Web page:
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Impact of the expanded food and nutrition education program on low-income families : an indepth [sic] analysis


Author:
Feaster, J. Gerald
Source:
Other US
Year:
1972
Subject:
Nutrition extension work and Poor
Abstract:
Abstract: The study showed that about 184,000 low-income families participated in the Extension Service's Expanded Food and Nutrition Education Program (EFNEP) prior to October 1969. A sample showed that family incomes were very low--less than $2,700, of which more than a third was spent for food. Families with annual incomes of less than $1,200 per year spent nearly one-half for food. Most families were urban, members of minority groups, and had homemakers with relatively low educational levels. Food consumption practices of homemakers upon entering the program indicated that many families had poor diets. Foods in the milk, fruit and vegetable group were most often lacking in diets. After 6 months of EFNEP participation substantial, improvements in food knowledge and consumption practices were evident, particularly in the consumption of foods in the milk, fruit, and vegetable groups. Homemakers with poorest diets showed more improvement than those who had better initial food consumption practices.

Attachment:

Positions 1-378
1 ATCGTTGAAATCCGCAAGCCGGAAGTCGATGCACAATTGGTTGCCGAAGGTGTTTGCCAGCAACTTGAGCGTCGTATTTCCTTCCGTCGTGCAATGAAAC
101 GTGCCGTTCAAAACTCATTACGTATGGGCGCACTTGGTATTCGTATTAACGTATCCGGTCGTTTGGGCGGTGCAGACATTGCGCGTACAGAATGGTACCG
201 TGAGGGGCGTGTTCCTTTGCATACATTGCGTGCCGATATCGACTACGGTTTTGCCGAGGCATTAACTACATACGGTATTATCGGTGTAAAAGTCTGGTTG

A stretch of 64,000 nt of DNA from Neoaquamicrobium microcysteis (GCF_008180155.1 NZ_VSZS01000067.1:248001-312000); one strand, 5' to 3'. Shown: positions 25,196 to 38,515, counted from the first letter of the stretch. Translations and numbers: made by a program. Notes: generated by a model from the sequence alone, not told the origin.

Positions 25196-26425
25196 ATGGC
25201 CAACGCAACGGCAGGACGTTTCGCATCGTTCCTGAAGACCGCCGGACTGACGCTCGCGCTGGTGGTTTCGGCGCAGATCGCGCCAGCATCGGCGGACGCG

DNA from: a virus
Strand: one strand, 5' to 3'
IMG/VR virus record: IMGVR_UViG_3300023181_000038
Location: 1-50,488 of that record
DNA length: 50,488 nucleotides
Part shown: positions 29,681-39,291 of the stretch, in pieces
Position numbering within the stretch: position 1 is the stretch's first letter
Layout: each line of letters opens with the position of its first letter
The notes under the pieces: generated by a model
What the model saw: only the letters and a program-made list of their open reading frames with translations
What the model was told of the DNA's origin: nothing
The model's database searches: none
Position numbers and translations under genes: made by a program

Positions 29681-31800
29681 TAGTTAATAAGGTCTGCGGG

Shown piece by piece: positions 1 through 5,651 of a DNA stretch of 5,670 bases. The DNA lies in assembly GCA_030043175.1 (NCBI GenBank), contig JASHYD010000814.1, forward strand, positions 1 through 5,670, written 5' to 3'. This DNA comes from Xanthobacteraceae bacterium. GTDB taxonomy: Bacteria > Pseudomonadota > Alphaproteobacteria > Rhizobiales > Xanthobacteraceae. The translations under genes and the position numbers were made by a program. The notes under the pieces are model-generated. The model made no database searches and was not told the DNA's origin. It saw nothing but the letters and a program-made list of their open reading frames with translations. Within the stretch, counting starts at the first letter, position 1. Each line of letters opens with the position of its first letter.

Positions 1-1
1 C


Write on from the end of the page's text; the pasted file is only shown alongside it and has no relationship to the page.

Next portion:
Format:
iii, 73 p. illus. 27 cm.
Language:
English
Publisher:
United States Dept. of Agriculture, Economic Research Service
Series:
Agricultural economic report no. 220
Collection:
Rural Development Publications Collection
Permanent URL:
http://handle.nal.usda.gov/10113/FNC91957042